Why Was I Taken On A Primary School Trip To Waitrose?

When I was in primary school, I went on a trip to Waitrose with all my classmates. For my school to organise an outing like that did not strike me as odd then in the way it does now. It is a powerful early memory, even if many of the details have faded with time. I remember baking cakes laced with cinnamon and listening to educational talks in a room in the wings of the supermarket.

Reflecting on the experience now, though, it seem odd. I have never returned to Waitrose. However, its enduring impression on me is of trust, quality and community. This is largely due to its reputation. Social media is plastered with tongue in cheek references to their middle class 'essentials' range - from ironing water to rosemary foccacia. It is marketed with a superior and quintessentially British charm.

My generation had one of the most commercially saturated childhoods. I was exposed to unfathomable brands and commercial slogans, shapes and even colours. It has become a truism to say that children more readily recognise the Golden Arches of McDonalds than the Christian crucifix. Yet this school trip feels like a distinctive example. It seems a little bit of a betrayal for my school to advocate a corporate body in such an subtle way.

The class issues involved make it significant. My primary school was in a deprived area, with a high percentage of pupils eligible for school meals, a useful barometer for parental poverty. It made a trip to Waitrose a slightly exotic treat. Our other excursions were to the local beach, the local park and the Natural History Museum, amongst others now forgotten. Taking poor pupils to the affluent person's supermarket is to give them a glimpse of another life. One denied to them because of inequality in society and low British social mobility.

I was lucky because I managed to escape the local comprehensive and was one of three to pass the 11+ in my cohort. Maybe one day I will return to Waitrose as a different person. I will have disposable income and whisper pretentious things that make a ripple on the 'Overheard at Waitrose' social media pages. I hope I never become the sort of middle class person that shops at Lidl but packs it in Waitrose bags to escape the judgement of my suburban neighbours.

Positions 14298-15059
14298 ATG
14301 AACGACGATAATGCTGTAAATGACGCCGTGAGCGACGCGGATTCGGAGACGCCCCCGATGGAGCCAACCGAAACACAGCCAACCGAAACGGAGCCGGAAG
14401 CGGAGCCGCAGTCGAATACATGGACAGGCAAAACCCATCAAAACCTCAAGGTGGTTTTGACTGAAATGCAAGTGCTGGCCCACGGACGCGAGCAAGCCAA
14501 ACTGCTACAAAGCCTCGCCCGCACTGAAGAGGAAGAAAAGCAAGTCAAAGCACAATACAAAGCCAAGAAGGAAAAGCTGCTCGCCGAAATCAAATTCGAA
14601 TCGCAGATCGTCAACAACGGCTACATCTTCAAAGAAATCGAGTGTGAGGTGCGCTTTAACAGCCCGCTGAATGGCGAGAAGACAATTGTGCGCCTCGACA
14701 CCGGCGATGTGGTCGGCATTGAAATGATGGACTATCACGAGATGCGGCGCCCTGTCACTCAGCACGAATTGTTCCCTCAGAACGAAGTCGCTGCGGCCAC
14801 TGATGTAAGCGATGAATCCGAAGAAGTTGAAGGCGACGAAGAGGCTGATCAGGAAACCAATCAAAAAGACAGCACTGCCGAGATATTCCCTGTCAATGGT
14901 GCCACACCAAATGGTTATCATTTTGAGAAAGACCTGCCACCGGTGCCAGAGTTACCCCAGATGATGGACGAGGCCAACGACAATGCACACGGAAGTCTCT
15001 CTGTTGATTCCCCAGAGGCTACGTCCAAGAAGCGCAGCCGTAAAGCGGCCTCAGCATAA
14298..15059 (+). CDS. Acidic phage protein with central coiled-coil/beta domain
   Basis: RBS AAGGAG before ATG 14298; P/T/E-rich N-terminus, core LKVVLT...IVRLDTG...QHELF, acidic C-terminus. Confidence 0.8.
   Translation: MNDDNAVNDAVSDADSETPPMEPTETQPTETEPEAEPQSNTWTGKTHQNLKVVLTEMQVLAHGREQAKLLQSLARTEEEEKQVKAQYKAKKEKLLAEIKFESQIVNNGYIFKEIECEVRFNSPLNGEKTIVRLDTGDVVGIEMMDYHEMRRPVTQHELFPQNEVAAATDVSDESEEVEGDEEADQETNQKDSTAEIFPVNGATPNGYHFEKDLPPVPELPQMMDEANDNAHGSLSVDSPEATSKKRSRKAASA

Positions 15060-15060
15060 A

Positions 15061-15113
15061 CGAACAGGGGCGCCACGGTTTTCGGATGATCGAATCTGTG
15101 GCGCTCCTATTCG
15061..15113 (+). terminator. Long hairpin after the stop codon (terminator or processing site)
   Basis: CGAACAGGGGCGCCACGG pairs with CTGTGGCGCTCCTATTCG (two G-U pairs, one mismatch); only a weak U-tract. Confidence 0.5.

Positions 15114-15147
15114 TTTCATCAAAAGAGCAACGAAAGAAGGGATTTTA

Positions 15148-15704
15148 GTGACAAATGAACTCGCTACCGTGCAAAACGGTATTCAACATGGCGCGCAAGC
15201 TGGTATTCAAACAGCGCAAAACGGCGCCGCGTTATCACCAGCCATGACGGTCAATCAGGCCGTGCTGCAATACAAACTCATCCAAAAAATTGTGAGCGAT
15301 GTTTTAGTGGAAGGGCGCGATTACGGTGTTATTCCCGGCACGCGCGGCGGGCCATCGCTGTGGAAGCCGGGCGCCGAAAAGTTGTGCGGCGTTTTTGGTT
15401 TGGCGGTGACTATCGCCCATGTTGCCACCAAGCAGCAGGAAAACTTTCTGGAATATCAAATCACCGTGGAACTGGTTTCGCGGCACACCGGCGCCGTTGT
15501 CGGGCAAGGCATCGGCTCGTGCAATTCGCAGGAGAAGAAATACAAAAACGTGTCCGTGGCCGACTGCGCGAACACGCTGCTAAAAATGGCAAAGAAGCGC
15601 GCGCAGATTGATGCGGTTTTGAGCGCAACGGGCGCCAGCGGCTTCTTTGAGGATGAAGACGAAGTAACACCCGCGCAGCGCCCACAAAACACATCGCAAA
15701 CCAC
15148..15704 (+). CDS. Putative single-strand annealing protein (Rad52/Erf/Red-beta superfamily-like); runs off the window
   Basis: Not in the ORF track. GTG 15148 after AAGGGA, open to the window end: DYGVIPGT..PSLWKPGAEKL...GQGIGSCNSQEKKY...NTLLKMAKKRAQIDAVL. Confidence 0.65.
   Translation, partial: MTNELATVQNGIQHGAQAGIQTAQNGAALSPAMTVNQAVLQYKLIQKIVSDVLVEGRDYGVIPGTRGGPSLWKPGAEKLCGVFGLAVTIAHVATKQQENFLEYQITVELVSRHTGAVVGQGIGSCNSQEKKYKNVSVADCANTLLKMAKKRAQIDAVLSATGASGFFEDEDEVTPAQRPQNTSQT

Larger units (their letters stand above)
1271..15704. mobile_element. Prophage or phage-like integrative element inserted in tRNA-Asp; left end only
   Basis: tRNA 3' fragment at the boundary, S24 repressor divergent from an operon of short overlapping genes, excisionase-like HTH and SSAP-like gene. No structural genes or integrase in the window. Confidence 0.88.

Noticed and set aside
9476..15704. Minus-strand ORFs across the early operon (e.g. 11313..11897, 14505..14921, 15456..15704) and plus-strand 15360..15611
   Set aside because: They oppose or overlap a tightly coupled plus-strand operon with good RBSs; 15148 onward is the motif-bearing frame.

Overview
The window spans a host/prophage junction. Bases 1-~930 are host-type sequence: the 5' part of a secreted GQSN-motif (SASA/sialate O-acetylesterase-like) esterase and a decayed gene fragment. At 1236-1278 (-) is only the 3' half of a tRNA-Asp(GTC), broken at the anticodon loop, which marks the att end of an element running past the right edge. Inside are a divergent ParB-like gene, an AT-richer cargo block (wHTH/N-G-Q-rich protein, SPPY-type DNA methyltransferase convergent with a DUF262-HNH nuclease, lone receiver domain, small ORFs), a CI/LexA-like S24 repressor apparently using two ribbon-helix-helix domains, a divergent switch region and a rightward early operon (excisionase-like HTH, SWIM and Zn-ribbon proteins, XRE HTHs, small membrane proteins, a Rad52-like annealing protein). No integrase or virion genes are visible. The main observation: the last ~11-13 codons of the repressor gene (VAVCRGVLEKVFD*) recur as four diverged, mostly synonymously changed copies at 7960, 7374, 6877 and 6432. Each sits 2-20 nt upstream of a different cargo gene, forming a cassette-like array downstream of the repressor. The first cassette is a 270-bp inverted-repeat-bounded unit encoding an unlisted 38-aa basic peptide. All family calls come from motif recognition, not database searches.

There was one other example of corporate invasion into my primary school. I vividly remember being given a permission slip to take home for my parents to sign. The company that produces yoghurt snacks Frubes had offered to give free samples to every pupil and the school was going to allow it conditional on parental approval. Mine were furious. So I returned to school where most of the other children received large cardboard packages with their sugary snacks. At least Waitrose were subtle and added value through their public relations schemes.

Overall, this was genius public relations by Waitrose. PR is my calling other than left wing politics so it does create a difficult tension sometimes. They managed to combine educational value, trust and access to impressionable young minds. A quick internet search yielded some evidence that trips like these continue today. However, the appropriateness of such brazen corporate sponsored education is dubious. Aligning companies with teachers gives businesses a sense of legitimate authority over the development of young people. This is true even if many of them have very laudable corporate social responsibility, community and education initiatives. It is difficult, especially when educational trips can be so useful to children from disadvantaged backgrounds. But generally, school should stay the last safe place from capitalism.
Why Was I Taken On A Primary School Trip To Waitrose? Why Was I Taken On A Primary School Trip To Waitrose? Reviewed by Ciaran McCormick on 22:48 Rating: 5

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